Children around the world have lost since the start of the pandemic an average of 74 days of education each, more than a third of school year, due to the closure of centers and the lack of access to distance learning, according to a study published this Tuesday by the NGO Save the Children.
The analysis, based on data from 194 countries, estimates that the days without education of all affected minors totaled a total of 112,000 million globally, a figure that hides a marked gap between geographic areas of different levels of development.
Children in South Asia, Latin America and the Caribbean, for example, each lost an average of 110 days of education, almost three times the number of students in Western Europe (38 days) and more than twice that of other parts of Europe and from Asia (about 46 days).
In sub-Saharan Africa, the time wasted was 69 days, while in the Middle East the figure climbed to 80 days, counted from February 2020, when the closure of schools in several countries of the world was decreed for the first time to stop the advance of the COVID.
Lack of access to education particularly burdened refugee children, children with disabilities or from vulnerable families or in rural areas, a problem that Save the Children warns is not exclusive to developing countries.
In the United States, more than 15 million students in public schools lacked an internet connection for distance education, according to the NGO, a higher proportion than in almost all European countries except Bulgaria and Romania.
Latin America misses a school year
"The consequences for young people is that there will be a setback in their school progress," Victoria Ward, director of Save the Children in Latin America and the Caribbean, told EFE, where she warns that a whole course of educational break can have a "huge impact." "economically.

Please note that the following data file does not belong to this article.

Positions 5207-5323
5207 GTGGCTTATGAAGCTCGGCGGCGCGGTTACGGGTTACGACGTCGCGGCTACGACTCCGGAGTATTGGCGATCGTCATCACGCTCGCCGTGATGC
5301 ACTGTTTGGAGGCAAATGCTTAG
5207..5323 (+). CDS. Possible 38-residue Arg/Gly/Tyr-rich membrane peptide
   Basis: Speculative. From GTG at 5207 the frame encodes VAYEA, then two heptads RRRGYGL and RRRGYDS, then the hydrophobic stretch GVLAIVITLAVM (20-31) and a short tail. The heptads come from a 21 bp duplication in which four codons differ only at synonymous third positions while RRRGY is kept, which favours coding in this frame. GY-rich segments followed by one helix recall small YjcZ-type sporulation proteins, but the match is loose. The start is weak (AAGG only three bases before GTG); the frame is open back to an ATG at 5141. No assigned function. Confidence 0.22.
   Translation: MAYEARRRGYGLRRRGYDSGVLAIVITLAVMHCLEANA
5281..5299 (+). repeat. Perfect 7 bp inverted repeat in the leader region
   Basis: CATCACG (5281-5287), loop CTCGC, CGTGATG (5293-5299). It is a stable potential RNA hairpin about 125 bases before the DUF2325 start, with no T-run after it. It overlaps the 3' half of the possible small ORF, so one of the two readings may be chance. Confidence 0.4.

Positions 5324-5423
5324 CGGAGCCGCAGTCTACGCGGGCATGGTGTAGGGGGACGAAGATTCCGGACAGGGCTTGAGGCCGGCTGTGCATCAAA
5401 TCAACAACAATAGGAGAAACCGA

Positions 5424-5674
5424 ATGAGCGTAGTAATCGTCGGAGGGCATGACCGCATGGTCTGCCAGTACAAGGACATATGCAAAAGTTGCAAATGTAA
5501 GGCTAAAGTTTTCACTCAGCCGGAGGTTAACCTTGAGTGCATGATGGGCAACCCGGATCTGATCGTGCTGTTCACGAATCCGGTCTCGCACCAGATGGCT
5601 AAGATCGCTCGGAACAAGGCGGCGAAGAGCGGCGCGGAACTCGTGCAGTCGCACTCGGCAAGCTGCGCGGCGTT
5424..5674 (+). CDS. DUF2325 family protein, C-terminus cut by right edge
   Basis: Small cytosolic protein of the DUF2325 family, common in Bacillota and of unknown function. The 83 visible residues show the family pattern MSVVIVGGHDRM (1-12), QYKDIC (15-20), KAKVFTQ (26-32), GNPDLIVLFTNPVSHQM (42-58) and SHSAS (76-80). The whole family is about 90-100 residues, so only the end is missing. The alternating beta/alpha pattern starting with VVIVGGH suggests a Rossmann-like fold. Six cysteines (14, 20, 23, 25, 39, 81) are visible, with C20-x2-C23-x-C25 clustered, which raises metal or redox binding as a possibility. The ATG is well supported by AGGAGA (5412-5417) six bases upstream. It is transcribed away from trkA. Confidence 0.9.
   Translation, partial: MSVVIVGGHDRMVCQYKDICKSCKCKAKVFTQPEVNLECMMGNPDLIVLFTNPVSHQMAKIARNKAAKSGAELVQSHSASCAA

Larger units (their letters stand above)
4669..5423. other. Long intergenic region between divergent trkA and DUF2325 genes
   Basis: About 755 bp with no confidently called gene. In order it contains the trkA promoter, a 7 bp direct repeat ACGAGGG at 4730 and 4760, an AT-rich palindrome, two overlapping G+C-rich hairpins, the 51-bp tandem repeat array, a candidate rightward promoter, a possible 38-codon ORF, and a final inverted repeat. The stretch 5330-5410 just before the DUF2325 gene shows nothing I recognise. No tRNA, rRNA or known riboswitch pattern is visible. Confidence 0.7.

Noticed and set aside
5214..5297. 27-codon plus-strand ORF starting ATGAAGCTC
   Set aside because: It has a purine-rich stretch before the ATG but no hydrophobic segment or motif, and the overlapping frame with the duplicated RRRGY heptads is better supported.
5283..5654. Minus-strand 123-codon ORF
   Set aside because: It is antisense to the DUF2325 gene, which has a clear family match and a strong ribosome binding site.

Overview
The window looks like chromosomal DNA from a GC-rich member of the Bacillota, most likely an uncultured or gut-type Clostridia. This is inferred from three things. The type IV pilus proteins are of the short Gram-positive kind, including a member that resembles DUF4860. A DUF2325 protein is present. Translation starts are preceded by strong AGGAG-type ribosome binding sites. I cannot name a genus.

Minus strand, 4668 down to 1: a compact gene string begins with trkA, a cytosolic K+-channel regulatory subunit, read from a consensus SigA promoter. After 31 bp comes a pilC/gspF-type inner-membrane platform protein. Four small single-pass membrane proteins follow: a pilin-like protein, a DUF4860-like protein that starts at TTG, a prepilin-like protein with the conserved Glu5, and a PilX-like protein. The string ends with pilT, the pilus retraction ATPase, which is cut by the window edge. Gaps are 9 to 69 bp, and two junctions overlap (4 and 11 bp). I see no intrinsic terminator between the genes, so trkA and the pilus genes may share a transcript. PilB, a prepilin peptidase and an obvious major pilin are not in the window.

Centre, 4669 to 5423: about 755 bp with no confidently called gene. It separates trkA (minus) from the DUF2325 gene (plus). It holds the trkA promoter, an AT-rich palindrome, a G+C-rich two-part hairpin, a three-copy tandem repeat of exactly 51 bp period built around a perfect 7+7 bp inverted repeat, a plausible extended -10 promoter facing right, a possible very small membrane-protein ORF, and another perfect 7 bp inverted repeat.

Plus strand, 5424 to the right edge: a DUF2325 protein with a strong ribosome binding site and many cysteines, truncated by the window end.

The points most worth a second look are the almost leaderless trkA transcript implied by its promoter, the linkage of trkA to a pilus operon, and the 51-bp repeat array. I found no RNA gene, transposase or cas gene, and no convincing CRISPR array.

Despite the efforts of governments to guarantee distance education, explains Ward, the decreed measures were insufficient due to the lack of internet access, which has exposed many children "to street violence, domestic violence and emotional disorders."
To alleviate these effects and ensure that students fill the classrooms again when they can reopen, it is necessary to "invest in economic incentives" for vulnerable families and deploy campaigns focused on girls, because "they are the ones who do not return when there are prolonged closures ", warns the regional director of Save the Children.
In his opinion, children have been the great forgotten in Latin America during the coronavirus crisis, which "as it began affecting older adults, made us lose sight of the great problems that it was going to cause for children."
Reversing this situation of educational deficit will require governments to plan, hand in hand with the international community, investments in education and social protection, so that "the opportunity to improve educational systems" is not lost, Ward remarks.